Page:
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Paleolithic Protein

November 16, 2012

By:  Brittany Stowasser

The Paleolithic Diet, a.k.a Paleo Diet, the Hunter-Gatherer Diet and even “The Caveman Diet” is an interesting newly labeled diet from a very old origin. It is based on the assumed diet of man before the age of agriculture. In the Paleo Diet Solution, Robb Wolf says “the diet gets its most common title from the age known as the Paleolithic Era.  Guidelines are based on a pattern of eating that attempts to replicate, as closely as is possible in modern times, a diet based on foods that could have been hunted, fished or foraged in the wild during this preagricultural age.”

Basically, this diet includes wild game, meats, fish and shellfish, eggs, fruits and veggies, mushrooms, tree nuts, seeds herbs and honey. The whole premise of Paleo is that it is meant to be basic. No additives, no processed foods. It also defies that whole grains are necessary and insists that the carbs we need are present in the vegetables and fruits we eat.

Diane Sanfilippo, BS, NC and author of Practical Paleo (A Customized Approach to Health and a Whole-Foods Lifestyle) said she had repeated sinus infections throughout the year and that all of her close friends struggled with the same health issues. “All of us had a range of chronic ailments like acne, pharyngitis, heartburn, headaches, dental cavities and deteriorating vision in addition to the sinus and digestive discomfort. It never occurred to any of us that we had the power to prevent these problems.”

It is a diet touted to help reduce inflammation and other autoimmune disorders related to inflammation caused by grains and dairy. Controversial claims to some, yet again, if something is ailing you, why not try the power of dietary changes through real food? Food for thought (pun intended).

Here is where it gets personal for me. In the past few weeks, I have shared with you articles that have lightly touched on various diets and Veganism. I am 31 years old, teach fitness classes ranging from Zumba to Yoga, ran a half marathon, never dieted but just tried to eat a really balanced variety of foods and in theory at the height of my health.

The past few months I saw a decline in my own personal health.  I started having such intense joint pain that running became increasingly more painful and then impossible over the course of three months. Every doctorI saw was perplexed. After a battery of blood work, and allergy tests with no positive guidance from any of the specialists I saw, I decided to do an elimination diet. Eliminating and adding back, you know, like you do with babies.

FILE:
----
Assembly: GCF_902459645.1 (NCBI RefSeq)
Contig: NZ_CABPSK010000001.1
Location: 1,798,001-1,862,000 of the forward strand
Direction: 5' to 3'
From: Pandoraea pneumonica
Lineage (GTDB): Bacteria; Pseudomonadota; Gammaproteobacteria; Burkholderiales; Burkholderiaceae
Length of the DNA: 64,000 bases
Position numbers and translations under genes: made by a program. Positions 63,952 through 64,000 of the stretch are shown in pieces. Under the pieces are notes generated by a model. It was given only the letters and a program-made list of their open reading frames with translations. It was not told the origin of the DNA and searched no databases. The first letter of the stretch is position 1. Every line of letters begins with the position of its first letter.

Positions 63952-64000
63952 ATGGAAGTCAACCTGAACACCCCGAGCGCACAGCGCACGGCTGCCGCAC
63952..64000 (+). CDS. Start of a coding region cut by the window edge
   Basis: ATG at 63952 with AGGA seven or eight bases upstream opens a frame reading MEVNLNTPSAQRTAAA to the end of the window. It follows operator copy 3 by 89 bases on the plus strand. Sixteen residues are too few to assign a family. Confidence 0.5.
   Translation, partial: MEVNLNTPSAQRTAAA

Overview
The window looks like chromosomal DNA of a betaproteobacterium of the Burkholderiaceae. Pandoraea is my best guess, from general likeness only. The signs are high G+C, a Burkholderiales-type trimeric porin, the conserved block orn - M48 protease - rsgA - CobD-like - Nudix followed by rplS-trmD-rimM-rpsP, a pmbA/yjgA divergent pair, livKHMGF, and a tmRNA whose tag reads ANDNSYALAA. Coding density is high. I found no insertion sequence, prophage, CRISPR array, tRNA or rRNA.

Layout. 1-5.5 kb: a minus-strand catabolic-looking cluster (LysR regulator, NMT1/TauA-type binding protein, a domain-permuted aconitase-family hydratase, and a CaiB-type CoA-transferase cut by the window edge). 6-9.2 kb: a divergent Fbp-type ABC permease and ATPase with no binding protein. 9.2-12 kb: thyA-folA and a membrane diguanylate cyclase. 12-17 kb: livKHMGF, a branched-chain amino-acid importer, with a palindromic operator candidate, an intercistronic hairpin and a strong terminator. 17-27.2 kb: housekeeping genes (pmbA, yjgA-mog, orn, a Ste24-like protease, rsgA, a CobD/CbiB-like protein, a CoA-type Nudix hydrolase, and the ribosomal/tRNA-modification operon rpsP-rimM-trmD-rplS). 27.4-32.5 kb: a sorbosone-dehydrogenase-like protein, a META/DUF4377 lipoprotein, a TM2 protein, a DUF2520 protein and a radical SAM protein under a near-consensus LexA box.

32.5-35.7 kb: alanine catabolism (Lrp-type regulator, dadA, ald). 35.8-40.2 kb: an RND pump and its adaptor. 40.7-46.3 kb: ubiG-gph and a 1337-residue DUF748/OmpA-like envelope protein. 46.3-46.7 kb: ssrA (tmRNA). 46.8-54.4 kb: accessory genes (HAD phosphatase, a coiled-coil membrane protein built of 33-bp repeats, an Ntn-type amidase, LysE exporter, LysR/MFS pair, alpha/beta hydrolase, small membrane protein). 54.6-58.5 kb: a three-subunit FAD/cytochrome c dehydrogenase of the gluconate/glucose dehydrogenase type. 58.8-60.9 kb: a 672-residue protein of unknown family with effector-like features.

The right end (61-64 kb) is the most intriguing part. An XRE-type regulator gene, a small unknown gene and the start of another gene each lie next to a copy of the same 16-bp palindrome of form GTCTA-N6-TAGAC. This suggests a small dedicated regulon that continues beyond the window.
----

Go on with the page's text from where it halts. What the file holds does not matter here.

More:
Embarking on this experiment, the only thing my doctors had in agreement was that my symptoms were inflammatory. So, I Googled, “Anti-Inflammatory Diet” and got a few options, asked a few people and suddenly “Paleo” repeatedly came up. I had never heard of it in my life. At this point I would have eaten ground beets daily if you told me it would make my symptoms subside!!

Within 3 days of eliminating carbohydrates and dairy as suggested in this approach, I felt my energy increase and within a week my joint paint was nearly gone. Several weeks later and I feel awesome with no joint pain. Coincidence? Maybe! All I know is for me it was worth trying and my doc supports it!

The Paleo diet is an option, like most dietary options you can adhere to strictly, take bits and pieces as you see fit or leave it completely.

Let me be clear: I don’t believe there are one-sized-fits-all approaches to health or even dietary options. What works for one may not work for another. Doctors and health professionals, we love and need you. Truly. What’s undeniable is that food can be our fuel and for some, it can actually be healing. Everything has its place. Maybe more will consider that place, a garden spot in their yard.

For more information on the Paleolithic Diet, you can visit or

The Wild Ramp has an awesome selection of locally farmed veggies, meats and other goods. Our new store hours are Tuesday-Friday from 10a.m.-6p.m. and Saturday hours will remain 10a.m.-4p.m.

2 Comments leave one →
  1. Brittany permalink
    November 16, 2012 2:15 pm

    *Update* – Since writing this a few days ago some more bloodwork came back and docs believe I have a gluten allergy/celiac. So now it is officially not a coincidence why this approach helped me:)

    • November 16, 2012 2:26 pm

      The fact that you were avoiding processed foods on this diet helped you to eliminate glutens, so it was a byproduct of this diet if not exactly a direct purpose.

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